Public Defender’s Statement on Rustavi 2 case

Yesterday, on March 2, 2017, the Grand Chamber of the Supreme Court of Georgia reviewed the Rustavi 2 case without oral hearing and unanimously adopted a final decision. As a result, Kibar Khalvashi was declared the owner of 60% of the shares of the TV company, while Ltd Panorama, owned by him, got 40% of shares. No reasoned decision exists so far. The court has a one-month term to prepare it.[1] It will be possible to make legal evaluation only after the decision is available. In the meantime, it can be said that the review of the case without oral hearing in the court of cassation had negative impact on the public confidence in the judicial process.

The Public Defender had been actively echoing the decisions made by the court of first instance and the court of appeal concerning the seizure of Rustavi 2 property, appointment of temporary management in the company and the delivery of the decision of the court of appeal, during which significant violations of the law were revealed.

All this creates a feeling that the enforcement of the court's decision may endanger the diverse media environment in the country, especially the operation of the critical media. Media freedom and diverse media environment, important basis of a democratic state, have been the main achievements of Georgia in recent years. However, the events developed in recent months, including at the Public Broadcaster, can put in danger the attainments that had been achieved through overcoming a lot of difficulties.

Discussions about the ownership of Rustavi 2 are not new. The Public Defender's annual report of the first half of 2008 (pages 85-86) provides Kibar Khalvashi's explanation, according to which, "he purchased the TV company [Rustavi 2] at the request of the President, like the capital shares of the Mze and Pirveli Stereo TV channels”. According to the same report, the scheme, through which Kibar Khalvashi became the owner of Rustavi 2 is also interesting. [...] Based on the statements of old owners, it can be concluded that the same racketeering scheme was used with regard to the TV company shares as in other cases where property rights were violated, in particular, when property was gifted to the state. The only difference between the cases was that in this case the company or its shares were gifted not to the state (this could not happen, since the Law on Broadcasting prohibit administrative agencies or officials from owning broadcasting license), but to private individuals, through which representatives of the Government controlled the frequencies granted to the broadcaster before 2004.”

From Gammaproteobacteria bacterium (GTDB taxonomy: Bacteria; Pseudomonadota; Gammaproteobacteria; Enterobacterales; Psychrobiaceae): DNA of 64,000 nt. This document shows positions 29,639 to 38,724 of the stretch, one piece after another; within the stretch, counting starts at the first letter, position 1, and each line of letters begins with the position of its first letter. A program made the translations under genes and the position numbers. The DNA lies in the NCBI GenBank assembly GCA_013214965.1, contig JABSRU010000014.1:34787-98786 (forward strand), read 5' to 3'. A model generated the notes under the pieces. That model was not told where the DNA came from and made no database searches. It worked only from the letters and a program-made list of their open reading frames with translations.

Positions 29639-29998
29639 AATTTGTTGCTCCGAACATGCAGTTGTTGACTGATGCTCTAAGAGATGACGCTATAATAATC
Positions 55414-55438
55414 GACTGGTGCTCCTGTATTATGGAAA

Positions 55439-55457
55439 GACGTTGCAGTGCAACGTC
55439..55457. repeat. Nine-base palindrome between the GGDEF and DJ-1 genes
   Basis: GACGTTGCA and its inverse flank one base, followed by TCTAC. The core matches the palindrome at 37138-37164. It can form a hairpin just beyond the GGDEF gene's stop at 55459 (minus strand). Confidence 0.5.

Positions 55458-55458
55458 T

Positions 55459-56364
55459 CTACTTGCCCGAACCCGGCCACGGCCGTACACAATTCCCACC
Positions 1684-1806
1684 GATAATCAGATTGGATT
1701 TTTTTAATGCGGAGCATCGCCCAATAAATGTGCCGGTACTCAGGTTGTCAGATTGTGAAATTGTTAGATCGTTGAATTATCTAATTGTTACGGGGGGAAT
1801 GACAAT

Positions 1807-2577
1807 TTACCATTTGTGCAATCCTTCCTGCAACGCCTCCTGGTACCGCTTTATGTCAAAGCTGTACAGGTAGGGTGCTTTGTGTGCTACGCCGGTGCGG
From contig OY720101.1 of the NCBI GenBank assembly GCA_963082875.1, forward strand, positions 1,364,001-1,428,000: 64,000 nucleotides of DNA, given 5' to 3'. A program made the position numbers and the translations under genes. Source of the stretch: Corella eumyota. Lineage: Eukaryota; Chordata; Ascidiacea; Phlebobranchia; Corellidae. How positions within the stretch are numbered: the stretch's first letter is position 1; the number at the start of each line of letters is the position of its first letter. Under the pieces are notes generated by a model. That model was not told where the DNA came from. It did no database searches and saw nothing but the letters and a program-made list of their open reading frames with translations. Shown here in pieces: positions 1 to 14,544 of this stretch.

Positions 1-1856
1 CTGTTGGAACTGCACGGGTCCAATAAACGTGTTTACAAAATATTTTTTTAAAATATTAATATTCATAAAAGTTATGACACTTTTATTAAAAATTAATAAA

However, the court has not discussed how Kibar Khalvashi became the owner of Rustavi 2 in 2004. This issue has not been legally assessed despite the fact that according to founders of Rustavi 2, Davit Dvali and Jarji Akimidze, they appealed to the
Prosecutor’s Office as early as in 2012, though the investigation has not yielded any results.

Given all this and the fact that the entire process relating to the ownership of Rustavi 2 has not been given due legal evaluation, and on the other hand, given that there is no sense of full restoration of justice and questions exist concerning the possibility of maintenance of the TV channel having critical approach towards the authorities, we might lose the diversity of the media, which would undoubtedly be a significant step backwards in terms of maintenance of high standards of freedom of expression and speech.

[1] Second part of Article 257 of the Civil Procedures Code of Georgia.

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